Dummy subject there

There used as a dummy subject

In English, the word there can be used as a pronoun, functioning as a dummy subject.


  • There is hope.
  • There are some students.
  • There occurred a terrible accident.
  • There exist two major factors.

As in the examples above, there can be used with the verb to be in existential clauses, clauses that refer to the existence or presence of something. It can also be used with verbs like exist or occur.

It is noteworthy that the logical subject of the verbs mentioned above appears as a complement.

  • Hope is there.
  • Some students are there.
  • A terrible accident occurred there.
  • Two major factors exist there.


The dummy subject agrees in number with the logical subject:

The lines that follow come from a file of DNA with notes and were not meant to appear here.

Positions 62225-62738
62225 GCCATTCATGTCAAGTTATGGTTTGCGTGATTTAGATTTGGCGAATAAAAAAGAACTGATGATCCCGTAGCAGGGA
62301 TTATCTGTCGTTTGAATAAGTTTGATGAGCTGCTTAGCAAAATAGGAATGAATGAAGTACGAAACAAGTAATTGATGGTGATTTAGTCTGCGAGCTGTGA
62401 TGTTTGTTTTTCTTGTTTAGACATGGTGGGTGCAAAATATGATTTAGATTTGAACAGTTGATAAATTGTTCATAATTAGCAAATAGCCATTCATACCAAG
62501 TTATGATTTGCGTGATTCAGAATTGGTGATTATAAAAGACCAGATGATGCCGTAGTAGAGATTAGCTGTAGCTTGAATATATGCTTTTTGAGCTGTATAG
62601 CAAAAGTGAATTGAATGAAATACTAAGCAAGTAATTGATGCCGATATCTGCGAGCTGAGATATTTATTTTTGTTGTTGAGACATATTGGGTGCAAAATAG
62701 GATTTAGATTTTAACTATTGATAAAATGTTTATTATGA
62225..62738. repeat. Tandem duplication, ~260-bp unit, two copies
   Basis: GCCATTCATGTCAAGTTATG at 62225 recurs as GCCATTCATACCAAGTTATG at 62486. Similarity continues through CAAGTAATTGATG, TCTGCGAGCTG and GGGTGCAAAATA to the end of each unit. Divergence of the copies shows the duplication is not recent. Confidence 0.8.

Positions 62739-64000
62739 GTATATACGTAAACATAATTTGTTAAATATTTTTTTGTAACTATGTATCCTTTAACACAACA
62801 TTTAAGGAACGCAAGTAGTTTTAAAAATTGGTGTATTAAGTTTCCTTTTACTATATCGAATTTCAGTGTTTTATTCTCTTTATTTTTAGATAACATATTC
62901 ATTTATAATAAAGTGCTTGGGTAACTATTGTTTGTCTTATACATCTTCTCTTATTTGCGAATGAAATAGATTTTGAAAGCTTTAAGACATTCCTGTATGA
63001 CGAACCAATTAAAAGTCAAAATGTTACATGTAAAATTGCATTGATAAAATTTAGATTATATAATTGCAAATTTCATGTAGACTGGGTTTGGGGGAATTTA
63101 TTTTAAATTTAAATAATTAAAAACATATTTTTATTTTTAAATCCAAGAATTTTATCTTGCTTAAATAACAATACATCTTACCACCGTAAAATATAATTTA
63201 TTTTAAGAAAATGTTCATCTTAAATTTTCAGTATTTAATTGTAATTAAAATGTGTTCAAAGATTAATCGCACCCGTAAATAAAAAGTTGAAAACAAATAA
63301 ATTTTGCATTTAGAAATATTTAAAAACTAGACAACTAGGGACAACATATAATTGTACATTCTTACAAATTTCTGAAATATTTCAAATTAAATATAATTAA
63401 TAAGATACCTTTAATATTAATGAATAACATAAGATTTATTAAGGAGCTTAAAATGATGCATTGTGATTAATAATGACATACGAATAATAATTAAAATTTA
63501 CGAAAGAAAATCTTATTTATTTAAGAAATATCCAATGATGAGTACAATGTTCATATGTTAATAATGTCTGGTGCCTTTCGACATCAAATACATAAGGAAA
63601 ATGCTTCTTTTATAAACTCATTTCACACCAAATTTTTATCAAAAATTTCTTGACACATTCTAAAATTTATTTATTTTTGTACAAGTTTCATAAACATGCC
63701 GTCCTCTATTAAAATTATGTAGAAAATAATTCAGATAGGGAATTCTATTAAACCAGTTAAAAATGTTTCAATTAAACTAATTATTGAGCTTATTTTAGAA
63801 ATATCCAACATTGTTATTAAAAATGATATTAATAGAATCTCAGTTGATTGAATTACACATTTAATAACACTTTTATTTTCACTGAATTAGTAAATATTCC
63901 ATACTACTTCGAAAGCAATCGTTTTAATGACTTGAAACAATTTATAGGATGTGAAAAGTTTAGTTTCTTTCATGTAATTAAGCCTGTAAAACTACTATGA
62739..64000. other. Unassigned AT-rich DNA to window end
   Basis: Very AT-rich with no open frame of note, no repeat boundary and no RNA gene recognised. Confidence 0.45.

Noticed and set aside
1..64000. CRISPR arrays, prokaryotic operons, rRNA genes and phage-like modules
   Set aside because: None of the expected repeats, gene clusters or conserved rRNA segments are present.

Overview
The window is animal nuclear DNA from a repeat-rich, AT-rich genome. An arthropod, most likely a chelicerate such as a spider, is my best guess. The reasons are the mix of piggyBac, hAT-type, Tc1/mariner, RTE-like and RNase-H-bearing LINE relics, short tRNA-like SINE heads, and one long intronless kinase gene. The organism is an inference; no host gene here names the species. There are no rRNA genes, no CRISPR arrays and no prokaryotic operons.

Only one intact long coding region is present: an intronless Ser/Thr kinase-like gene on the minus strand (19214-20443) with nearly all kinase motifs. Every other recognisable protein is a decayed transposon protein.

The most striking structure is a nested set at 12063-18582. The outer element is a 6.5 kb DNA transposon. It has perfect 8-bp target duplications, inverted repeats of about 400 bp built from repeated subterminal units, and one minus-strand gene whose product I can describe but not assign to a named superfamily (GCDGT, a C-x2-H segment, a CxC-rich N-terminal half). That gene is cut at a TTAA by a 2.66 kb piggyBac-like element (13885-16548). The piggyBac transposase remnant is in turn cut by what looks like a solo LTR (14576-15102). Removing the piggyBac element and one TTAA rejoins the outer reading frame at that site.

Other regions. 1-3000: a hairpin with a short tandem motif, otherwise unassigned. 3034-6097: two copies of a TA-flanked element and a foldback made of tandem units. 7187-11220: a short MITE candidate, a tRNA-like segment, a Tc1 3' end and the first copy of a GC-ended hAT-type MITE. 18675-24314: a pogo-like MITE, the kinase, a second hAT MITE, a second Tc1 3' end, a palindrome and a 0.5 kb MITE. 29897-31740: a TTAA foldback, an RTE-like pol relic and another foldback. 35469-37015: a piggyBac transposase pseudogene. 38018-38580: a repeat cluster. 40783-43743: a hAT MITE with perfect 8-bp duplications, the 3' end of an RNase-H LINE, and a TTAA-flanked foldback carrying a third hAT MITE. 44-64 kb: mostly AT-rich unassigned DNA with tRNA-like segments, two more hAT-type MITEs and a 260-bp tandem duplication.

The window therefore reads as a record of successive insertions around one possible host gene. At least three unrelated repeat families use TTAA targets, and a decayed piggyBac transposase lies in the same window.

• It takes a plural verb if the complement (the logical subject) is plural.
  • It takes a singular verb if the complement (the logical subject) is singular.

In colloquial English, however, the contracted form there's is used for singular and plural complements.

  • There's two of them
  • There's one of them.

Questions with there

When making questions, the dummy subject is inverted:

  • There is a nice restaurant.
  • Is there a nice restaurant?

Deictic or pronoun?

The word there can be a deictic adverb, referring to a place. For this reason, some uses of there can be ambiguous.


  • There is a restaurant.

This sentence may have two meanings:

  1. There is a restaurant.
    A restaurant exists. (There is used here as pronoun)
  2. There is a restaurant.
    A restaurant is in that place. (There is deictic referring to a place - it is adverbial)

In speech, the deictic there is given stress. However, when there is used as a pronoun, it is not stressed.

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